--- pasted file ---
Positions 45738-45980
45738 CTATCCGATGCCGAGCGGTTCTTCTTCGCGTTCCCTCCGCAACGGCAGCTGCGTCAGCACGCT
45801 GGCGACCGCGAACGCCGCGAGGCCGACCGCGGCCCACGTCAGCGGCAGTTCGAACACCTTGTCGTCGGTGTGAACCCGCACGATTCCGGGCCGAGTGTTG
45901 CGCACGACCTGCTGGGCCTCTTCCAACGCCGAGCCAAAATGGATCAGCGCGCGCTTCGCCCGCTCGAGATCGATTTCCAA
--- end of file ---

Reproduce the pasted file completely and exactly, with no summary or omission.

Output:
Positions 45738-45980
45738 CTATCCGATGCCGAGCGGTTCTTCTTCGCGTTCCCTCCGCAACGGCAGCTGCGTCAGCACGCT
45801 GGCGACCGCGAACGCCGCGAGGCCGACCGCGGCCCACGTCAGCGGCAGTTCGAACACCTTGTCGTCGGTGTGAACCCGCACGATTCCGGGCCGAGTGTTG
45901 CGCACGACCTGCTGGGCCTCTTCCAACGCCGAGCCAAAATGGATCAGCGCGCGCTTCGCCCGCTCGAGATCGATTTCCAA